Pages Menu
TwitterRssFacebook
Categories Menu

Posted by on Oct 19, 2011 in Blog |

Conversation Killers, Part 2 – People Can Kill Progress, Innovation, and Change

Conversation Killers, Part 2 – People Can Kill Progress, Innovation, and Change

Welcome to this series on conversation killers.  My goal is to raise awareness of some of the common threats to open, honest, results-based conversations, and start the dialogue on how to avoid these pitfalls in your organization or church.  If you missed the Introduction, you might want to take a minute to read it now.

These first three conversation killers are related to people.  With a little redirection, these ‘killers’ can become contributors (which should always be the goal).  But before we go further, let me point out two quick things:

#1 – This list is not intended to be exhaustive.  I’d like for you to fill in others that you see or have experienced.

#2 – I’m going to focus on people who unintentionally wreck productive conversations.  We could talk through ‘saboteurs’ who intentionally seek out to destroy progress, innovation, and change, but those people are more difficult to deal with and may never become productive participants in meaningful conversations.

OK, here we go:

Dominating Personalities – You can’t expect people to check their personalities at the door.  They always bring them into your meeting or planning session.  Many people are just wired this way and have no malicious intent or ulterior motive when they wrestle for control.  The key: create interactions that are not personality-dependent.  If possible, use multiple work groups and regularly mix groups throughout your meetings or planning sessions.  This will serve to “spread out” the more domineering personas, diffusing their ability to control the room.  Also, employ individual exercises and vote-casting to give everyone equal voice.  You want your dominating personalities to contribute; you just don’t want them to control.

Dominating Roles – The second ‘convo killer’ differs from the first in that the important factor is position rather than personality (although you can get a two-for-one here as well).  The senior person in the room will always influence the work being done.  This is true in any organization, church, business, or team.  The key: help senior leaders create a positive influence.  Work with the senior person to shape the design and set proper expectations.  Don’t create a situation where they feel the need to hijack your process.  I’ll share an example:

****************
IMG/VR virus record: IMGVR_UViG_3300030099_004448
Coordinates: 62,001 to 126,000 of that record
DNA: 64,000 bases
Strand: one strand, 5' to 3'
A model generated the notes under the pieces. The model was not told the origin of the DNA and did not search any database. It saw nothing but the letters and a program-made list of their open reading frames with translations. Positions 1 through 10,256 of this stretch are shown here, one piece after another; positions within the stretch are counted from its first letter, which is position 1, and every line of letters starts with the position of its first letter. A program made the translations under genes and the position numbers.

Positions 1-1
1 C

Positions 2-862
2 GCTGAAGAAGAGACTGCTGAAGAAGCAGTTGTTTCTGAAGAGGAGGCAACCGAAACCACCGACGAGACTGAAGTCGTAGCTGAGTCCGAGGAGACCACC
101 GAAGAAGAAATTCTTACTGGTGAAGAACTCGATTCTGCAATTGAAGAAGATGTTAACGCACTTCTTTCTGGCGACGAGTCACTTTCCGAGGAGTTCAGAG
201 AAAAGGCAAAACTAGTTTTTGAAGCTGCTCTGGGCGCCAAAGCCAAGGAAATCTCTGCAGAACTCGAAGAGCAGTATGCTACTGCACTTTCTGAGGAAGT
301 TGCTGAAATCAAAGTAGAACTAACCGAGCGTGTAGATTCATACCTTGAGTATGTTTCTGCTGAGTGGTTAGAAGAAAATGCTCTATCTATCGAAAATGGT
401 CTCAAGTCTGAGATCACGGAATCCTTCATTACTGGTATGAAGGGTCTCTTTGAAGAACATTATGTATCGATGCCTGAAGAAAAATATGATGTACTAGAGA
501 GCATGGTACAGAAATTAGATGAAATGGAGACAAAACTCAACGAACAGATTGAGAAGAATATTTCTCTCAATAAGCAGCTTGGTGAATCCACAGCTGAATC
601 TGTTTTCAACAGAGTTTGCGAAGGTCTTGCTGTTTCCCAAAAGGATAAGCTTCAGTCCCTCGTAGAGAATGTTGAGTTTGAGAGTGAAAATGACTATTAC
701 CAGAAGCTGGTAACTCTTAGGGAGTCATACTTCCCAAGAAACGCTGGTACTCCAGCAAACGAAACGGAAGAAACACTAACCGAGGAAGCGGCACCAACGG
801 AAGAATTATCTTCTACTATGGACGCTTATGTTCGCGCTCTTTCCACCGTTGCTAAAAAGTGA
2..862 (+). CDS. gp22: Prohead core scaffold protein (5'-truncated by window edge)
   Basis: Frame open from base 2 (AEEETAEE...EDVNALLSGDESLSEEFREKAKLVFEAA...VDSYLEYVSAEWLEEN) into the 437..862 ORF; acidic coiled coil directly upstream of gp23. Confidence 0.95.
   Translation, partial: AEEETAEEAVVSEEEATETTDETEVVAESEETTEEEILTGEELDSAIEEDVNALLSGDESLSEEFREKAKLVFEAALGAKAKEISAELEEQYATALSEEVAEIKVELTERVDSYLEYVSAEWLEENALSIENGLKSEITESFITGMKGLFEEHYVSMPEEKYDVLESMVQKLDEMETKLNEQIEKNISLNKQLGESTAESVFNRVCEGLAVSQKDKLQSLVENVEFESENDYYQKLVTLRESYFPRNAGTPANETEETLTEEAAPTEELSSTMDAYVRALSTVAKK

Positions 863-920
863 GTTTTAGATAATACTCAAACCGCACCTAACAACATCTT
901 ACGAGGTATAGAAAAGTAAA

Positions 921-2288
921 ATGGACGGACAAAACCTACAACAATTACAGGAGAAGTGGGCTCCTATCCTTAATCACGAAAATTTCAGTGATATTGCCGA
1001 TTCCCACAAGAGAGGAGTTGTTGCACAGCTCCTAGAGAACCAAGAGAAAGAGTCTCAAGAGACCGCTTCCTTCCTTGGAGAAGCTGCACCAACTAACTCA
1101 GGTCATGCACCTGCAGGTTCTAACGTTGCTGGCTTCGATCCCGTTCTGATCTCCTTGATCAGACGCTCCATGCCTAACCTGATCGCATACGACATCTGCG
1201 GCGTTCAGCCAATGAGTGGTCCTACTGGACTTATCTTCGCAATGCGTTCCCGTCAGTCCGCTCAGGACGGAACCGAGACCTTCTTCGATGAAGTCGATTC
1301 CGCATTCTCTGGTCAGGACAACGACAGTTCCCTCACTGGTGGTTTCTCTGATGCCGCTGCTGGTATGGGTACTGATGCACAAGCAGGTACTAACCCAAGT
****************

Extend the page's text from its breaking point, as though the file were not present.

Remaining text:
A couple of years ago I facilitated a Recovery Ministries Leadership Community at Leadership Network.  We had one team participating in this LC that was unable to bring their senior leader.  Throughout the session they had some great breakthrough ideas and developed a new model for their Recovery Ministry.  But when they brought it back home, the senior leader put the brakes on everything.  It was devastating to the team.  Why did it happen?  I honestly believe the senior leader was not trying to kill anything, he was put in a position where he needed something more to buy into the new initiative.

Floating Leaders – When a leader moves in an out of working groups, he or she disrupts more than supports.  The key: engage the leader in the area where he or she can add the most value.  Use the leader’s giftedness and experience to steer them in the right direction.  This is where a third-part facilitator can really help.  It can be difficult to “steer” your boss.

Think about these conversation killers for a moment:

Have these convo killers ‘stalked’ your organization?

If so, how did you get free of them?

What other kinds of people or personalities threaten your productive conversations?

Join in!